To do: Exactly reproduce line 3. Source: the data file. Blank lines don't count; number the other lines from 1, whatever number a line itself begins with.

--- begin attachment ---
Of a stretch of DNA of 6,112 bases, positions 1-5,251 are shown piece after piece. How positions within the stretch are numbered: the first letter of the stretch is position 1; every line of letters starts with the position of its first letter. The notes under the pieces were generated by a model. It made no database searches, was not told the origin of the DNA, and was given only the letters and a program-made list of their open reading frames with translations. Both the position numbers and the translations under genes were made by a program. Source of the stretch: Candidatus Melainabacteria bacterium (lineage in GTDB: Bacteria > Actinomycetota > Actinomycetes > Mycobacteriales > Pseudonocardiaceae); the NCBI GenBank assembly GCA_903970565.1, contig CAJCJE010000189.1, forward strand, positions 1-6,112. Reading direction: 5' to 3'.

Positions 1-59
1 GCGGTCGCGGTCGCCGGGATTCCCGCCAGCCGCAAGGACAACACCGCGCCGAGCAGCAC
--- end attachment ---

1 GCGGTCGCGGTCGCCGGGATTCCCGCCAGCCGCAAGGACAACACCGCGCCGAGCAGCAC